Using pedometers to monitor walking activity in outcome assessment for pulmonary rehabilitation.
Journal - Chronic respiratory disease (England )
BACKGROUND: The purpose of this study was to determine whether a commercially available pedometer could detect changes in home-based walking activity among chronic obstructive pulmonary disease (COPD) patients completing pulmonary rehabilitation (PR). METHODS: Patients with COPD referred to outpatient PR wore a pedometer to count steps for 1 week at the beginning and 1 week at the end of PR. Patients also completed the 6-min walk test (6MWT), the Medical Research Council (MRC) dyspnea scale and the self-administered chronic respiratory disease questionnaire (CRQ) at the beginning and the end of PR. Paired t tests were used to compare pre- and post-PR changes in outcome variables. RESULTS: 45 patients with severe COPD (forced expiratory volume in 1 second [FEV(1)] 45% +/- 18% of predicted) participated in a total of 17.4 +/- 4.6 PR sessions. Significant improvements in 6MWT (49 +/- 59 m; p < .0001), MRC dyspnea score (-0.64 +/- 0.96 units; p = .003) and CRQ score (10 +/- 18 units; p = .0007) were noted following PR. Patients whose pedometer-measured steps were within 20% of observed counted steps were included in the analysis. Pedometer counts increased by 33 +/- 149 steps per hour worn after, as compared with before PR (p = .14). There was a significant inverse relationship between baseline pedometer counts and change in pedometer counts per hour post-PR (r = -.46; p = .001). Patients with low baseline activity levels had significant increases in pedometer activity (88 +/- 30 counts per hour worn) and a greater reduction in MRC dyspnea score (-0.94 vs -0.29; p = .04) following PR, whereas those with higher baseline activity levels had a decrease in pedometer activity (-19 +/- 29 counts/hour; p = .015). CONCLUSIONS: A standard pedometer worn at the waist did not detect changes in lower extremity activity following PR. This negative finding occurred despite demonstrated improvements in dyspnea, exercise tolerance and quality of life measures. Although pedometers are inexpensive and easy to use, they may not be sensitive enough to be used routinely as an outcome measure for PR.
Dependence in prestroke mobility predicts adverse outcomes among patients with acute ischemic stroke.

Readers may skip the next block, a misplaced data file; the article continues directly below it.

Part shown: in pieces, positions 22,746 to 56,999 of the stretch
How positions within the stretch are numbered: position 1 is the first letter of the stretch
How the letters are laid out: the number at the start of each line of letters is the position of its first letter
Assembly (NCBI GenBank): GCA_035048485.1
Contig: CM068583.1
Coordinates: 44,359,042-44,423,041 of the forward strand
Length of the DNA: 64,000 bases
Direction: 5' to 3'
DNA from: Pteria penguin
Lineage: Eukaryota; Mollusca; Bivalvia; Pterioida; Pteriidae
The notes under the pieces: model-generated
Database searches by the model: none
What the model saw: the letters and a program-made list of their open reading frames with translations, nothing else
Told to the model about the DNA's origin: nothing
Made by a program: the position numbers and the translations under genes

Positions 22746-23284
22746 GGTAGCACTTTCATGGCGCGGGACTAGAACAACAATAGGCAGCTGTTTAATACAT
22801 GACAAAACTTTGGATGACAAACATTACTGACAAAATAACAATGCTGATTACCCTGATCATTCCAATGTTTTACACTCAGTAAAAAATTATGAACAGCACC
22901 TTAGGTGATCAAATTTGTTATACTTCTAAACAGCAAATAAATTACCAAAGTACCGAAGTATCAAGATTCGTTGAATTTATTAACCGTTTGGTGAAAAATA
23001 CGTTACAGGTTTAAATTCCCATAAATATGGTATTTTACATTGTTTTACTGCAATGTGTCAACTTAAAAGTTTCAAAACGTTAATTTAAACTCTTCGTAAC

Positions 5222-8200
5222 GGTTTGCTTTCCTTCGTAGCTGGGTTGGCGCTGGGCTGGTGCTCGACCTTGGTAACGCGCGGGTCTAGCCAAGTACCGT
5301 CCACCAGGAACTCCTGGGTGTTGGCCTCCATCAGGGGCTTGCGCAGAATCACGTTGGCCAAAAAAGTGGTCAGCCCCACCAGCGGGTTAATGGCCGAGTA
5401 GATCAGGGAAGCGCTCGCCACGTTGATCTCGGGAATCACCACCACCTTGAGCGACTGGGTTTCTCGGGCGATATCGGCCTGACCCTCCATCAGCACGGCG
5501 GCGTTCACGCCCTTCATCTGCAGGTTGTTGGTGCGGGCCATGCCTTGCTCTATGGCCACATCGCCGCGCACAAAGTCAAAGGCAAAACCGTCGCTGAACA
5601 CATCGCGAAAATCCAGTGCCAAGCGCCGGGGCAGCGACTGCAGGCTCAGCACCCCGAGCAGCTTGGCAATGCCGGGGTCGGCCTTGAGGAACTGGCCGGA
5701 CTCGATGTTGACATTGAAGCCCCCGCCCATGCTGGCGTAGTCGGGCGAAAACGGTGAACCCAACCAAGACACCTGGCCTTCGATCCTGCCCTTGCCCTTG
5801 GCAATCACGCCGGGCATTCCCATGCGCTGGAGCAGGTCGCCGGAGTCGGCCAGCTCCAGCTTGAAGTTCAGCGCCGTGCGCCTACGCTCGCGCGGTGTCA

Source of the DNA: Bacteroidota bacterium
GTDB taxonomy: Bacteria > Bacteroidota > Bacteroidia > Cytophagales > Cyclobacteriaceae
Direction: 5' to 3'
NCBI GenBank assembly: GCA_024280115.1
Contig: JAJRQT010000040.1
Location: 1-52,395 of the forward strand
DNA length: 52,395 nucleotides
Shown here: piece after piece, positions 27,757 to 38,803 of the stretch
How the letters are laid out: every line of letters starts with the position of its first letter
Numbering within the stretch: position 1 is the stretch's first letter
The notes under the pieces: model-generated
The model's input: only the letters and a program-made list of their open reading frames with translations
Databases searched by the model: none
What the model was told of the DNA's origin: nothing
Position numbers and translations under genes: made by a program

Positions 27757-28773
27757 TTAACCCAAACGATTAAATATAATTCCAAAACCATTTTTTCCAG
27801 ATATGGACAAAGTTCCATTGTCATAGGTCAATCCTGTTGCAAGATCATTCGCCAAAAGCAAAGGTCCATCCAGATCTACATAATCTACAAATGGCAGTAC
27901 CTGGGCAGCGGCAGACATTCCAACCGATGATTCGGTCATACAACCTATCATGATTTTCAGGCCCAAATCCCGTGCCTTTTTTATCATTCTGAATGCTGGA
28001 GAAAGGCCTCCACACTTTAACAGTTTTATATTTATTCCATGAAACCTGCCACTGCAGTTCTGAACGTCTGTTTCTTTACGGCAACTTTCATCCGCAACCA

Journal - Stroke; a journal of cerebral circulation (United States )
BACKGROUND AND PURPOSE: Stroke survivors are commonly dependent in activities of daily living; however, the relation between prestroke mobility impairment and poststroke outcomes is poorly understood. The primary objective of this study was to evaluate the association between prestroke mobility impairment and 4 poststroke outcomes. The secondary objective was to evaluate the association between prestroke mobility impairment and a plan for physical therapy. METHODS: This was a secondary analysis of the National Stroke Project data, a retrospective cohort of Medicare beneficiaries who were hospitalized with an acute ischemic stroke (1998 to 2001). Logistic-regression modeling was used to examine the adjusted association between prestroke mobility impairment with patient outcomes and a plan for physical therapy. RESULTS: Among the 67,445 patients hospitalized with an ischemic stroke, 6% were dependent in prestroke mobility. Prestroke mobility dependence was independently associated with an increased odds of poststroke mobility impairment (odds ratio [OR]=9.9; 95% CI, 9.0 to 10.8); in-hospital mortality (OR=2.4; 95% CI, 2.2 to 2.7); discharge to a skilled nursing facility (OR=3.5; 95% CI, 3.2 to 3.8); and the combination of in-hospital death or discharge to a skilled nursing facility (OR=3.5; 95% CI, 3.3 to 3.8). Prestroke mobility dependence was independently associated with a decreased odds of having a plan for physical therapy (OR=0.79; 95% CI, 0.73 to 0.85). CONCLUSIONS: These data, obtained from a large, geographically diverse cohort from the United States, demonstrate a strong association between dependence in prestroke mobility and adverse outcomes among elderly stroke patients. Clinicians should screen patients for prestroke mobility impairment to identify patients at greatest risk for adverse events.
|ISSN : ||1524-4628|
|Mesh Heading : ||Activities of Daily Living Acute Disease Aged Aged, 80 and over Brain Ischemia Dependency (Psychology) Female Geriatric Assessment Humans Male Motor Activity Physical Therapy Modalities Predictive Value of Tests Risk Factors Stroke epidemiology epidemiology|
|Mesh Heading Relevant : ||Disability Evaluation physiopathology rehabilitation physiopathology rehabilitation|